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Renewables 2010: Global Status Report

Renewables 2010: Global Status Report

Date: 2010
Creator: Renewable Energy Policy Network for the 21st Century
Description: This report describes economic trends in building the capacity of renewable energy in several countries.
Contributing Partner: UNT Libraries
Policies to Change the World: Energy Sufficiency - Eight Policies towards the Sustainable Use of Energy

Policies to Change the World: Energy Sufficiency - Eight Policies towards the Sustainable Use of Energy

Date: 2009
Creator: Rohde, Anja & Bee, Hilmar
Description: This booklet discusses how energy sufficiency is the best solution for reducing energy consumption and waste. It presents policies for reducing global energy consumption such as energy auditing, phasing out incandescent light bulbs, combined heat/cooling energy and power, carbon-negative cooking, smart metering, area road pricing, and other measures.
Contributing Partner: UNT Libraries
Purchasing Power Parity and the Efficient Markets: the Recent Empirical Evidence

Purchasing Power Parity and the Efficient Markets: the Recent Empirical Evidence

Date: December 1988
Creator: Yuyuenyongwatana, Robert P. (Robert Privat)
Description: The purpose of the study is to empirically determine the relevance of PPP theory under the traditional arbitrage and the efficient markets (EPPP) frameworks during the recent floating period of the 1980s. Monthly data was collected for fifteen industrial nations from January 1980 to December 1986. The models tested included the short-run PPP, the long-run PPP, the EPPP, the EPPP with deviations from expectations, the forward rates as unbiased estimators of future spot rates, the EPPP and the forward rates, and the EPPP with forward rates and lagged values. A generalized regression method called Seemingly Unrelated Regression (SUR) was employed to test the models. The results support the efficient markets approach to PPP but fail to support the traditional PPP in both the short term and the long term. Moreover, the forward rates are poor and biased predictors of the future spot rates. The random walk hypothesis is generally supported.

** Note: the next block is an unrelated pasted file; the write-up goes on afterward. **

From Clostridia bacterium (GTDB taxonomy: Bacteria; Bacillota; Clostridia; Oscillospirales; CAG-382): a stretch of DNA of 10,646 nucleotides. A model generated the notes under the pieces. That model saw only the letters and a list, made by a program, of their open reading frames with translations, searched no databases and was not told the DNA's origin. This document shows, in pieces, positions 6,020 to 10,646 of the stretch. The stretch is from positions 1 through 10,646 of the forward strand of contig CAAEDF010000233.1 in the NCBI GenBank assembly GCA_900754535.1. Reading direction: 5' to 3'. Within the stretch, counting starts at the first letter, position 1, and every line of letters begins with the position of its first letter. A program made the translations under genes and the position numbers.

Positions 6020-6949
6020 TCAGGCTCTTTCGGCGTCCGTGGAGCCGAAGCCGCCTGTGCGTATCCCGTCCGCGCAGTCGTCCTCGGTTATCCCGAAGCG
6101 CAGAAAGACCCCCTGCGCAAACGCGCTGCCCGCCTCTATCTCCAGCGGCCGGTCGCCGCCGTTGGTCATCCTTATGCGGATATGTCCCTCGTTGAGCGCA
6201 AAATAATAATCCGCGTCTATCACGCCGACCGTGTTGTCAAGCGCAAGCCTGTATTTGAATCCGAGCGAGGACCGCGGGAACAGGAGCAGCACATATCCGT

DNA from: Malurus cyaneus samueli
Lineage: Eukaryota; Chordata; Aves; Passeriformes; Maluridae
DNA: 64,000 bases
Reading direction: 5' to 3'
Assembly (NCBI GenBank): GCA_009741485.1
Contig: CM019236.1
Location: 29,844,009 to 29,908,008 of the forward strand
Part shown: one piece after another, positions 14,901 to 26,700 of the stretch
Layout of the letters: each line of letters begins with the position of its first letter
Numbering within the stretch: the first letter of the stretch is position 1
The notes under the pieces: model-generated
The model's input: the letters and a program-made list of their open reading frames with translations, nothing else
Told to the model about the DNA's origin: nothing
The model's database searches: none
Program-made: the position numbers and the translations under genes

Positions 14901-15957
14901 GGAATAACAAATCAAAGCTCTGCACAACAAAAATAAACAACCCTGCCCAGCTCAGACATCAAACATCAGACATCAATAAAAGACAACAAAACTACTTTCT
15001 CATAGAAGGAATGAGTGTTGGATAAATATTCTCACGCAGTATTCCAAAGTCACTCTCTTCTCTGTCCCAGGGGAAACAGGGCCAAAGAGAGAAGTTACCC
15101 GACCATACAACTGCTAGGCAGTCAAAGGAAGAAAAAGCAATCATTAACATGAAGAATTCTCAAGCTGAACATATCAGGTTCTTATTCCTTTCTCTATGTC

Contributing Partner: UNT Libraries